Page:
The primitive accounts which have come down to us from the ancient Near East sometimes depict clashing gods and the overcoming of chaos.[2]  Biblical scholars of various stripes have interpreted the Genesis cosmology with reference to such ancient mythological accounts and have surmised scenarios which draw explicitly from them.  These influences are then incorporated into their interpretations of the early chapters of the Book of Genesis.[3]  This is done in spite of the fact that the creation account in Genesis acts as an obvious polemic against these pagan reconstructions.[4]

The fact remains, however, that the world was in a real sense “born” out of water (2 Pet. 3:5).  God created “the deep” (tehom).  There is good reason to think that the tehom and the mayim refer to the same thing.[5]

God and the Waters of the Flood

It is only natural therefore that Moses should employ these same words, prominent in the creation account, in his description of the great flood of Noah.  Even more is this the case when one considers the reason for God bringing the flood in the first place.  It was not for the petty reason given in pagan versions, such as that the powerful god Enlil thought men were too noisy, as recorded in the Atrahasis Epic.[6]  We owe it to ourselves to ponder the words of Genesis 6:5-7:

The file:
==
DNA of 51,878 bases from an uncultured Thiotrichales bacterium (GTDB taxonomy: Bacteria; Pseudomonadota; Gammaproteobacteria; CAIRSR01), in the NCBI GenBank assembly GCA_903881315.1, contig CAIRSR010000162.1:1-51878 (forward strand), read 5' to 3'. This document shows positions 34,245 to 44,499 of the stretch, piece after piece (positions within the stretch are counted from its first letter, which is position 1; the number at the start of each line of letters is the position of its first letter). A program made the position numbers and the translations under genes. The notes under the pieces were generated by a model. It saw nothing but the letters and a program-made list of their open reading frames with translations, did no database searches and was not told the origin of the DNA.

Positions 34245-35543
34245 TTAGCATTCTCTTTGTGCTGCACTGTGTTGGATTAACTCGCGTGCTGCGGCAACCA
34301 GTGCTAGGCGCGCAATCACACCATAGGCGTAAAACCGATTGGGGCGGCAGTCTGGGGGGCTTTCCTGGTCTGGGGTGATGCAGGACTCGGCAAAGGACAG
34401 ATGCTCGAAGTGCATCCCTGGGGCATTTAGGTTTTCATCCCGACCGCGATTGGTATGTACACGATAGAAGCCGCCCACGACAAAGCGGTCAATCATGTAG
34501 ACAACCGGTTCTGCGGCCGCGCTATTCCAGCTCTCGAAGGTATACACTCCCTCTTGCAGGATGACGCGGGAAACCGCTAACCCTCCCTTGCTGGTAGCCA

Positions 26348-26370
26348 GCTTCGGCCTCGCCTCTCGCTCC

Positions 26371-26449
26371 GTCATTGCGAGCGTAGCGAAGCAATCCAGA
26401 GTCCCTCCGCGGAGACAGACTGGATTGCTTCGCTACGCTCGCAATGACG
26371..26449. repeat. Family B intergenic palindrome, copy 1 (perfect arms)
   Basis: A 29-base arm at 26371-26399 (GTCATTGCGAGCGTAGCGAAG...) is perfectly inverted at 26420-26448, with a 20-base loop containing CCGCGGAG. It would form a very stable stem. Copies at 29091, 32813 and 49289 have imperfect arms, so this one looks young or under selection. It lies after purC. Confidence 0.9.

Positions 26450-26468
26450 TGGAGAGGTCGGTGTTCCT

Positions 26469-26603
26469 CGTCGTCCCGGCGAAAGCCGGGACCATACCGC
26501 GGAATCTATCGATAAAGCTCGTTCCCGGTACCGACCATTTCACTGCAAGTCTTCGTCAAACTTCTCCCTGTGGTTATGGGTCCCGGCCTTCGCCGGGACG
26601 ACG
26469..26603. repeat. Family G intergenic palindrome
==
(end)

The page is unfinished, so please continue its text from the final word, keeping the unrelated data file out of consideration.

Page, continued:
Then the LORD saw that the wickedness of man was great in the earth, and that every intent of the thoughts of his heart was only evil continually.  And the LORD was sorry that He had made man on the earth, and He was grieved in His heart.  So the LORD said, “I will destroy man whom I have created from the face of the earth, both man and beast, creeping thing and birds of the air, for I am sorry that I have made them.

Since God, who is revealed as being so concerned with the good, had taken such care to create a world for man and had endowed him with His own image (Gen 1:3-31), would be brought to think of decimating it is surely shocking.  That such a thoughtful God, who had made a special paradise for Adam and Eve where He would consort with them (Gen. 2:7-15; 3:8a) could utter words of sad regret[7] over the scene should make us wonder at human sin.  We ought to shudder that in such a comparatively short time wickedness had engulfed the race, and righteous Noah was surrounded by sin on all sides before Yahweh erased the picture using the same substance out of which it came.  What we have recorded in Genesis 6:7 is God’s desire to repeal His creative actions; an un-creation oracle.[8]   God was sick and tired of supporting that malicious prediluvial society.  The “waters” would come again.  But there would be grace.[9]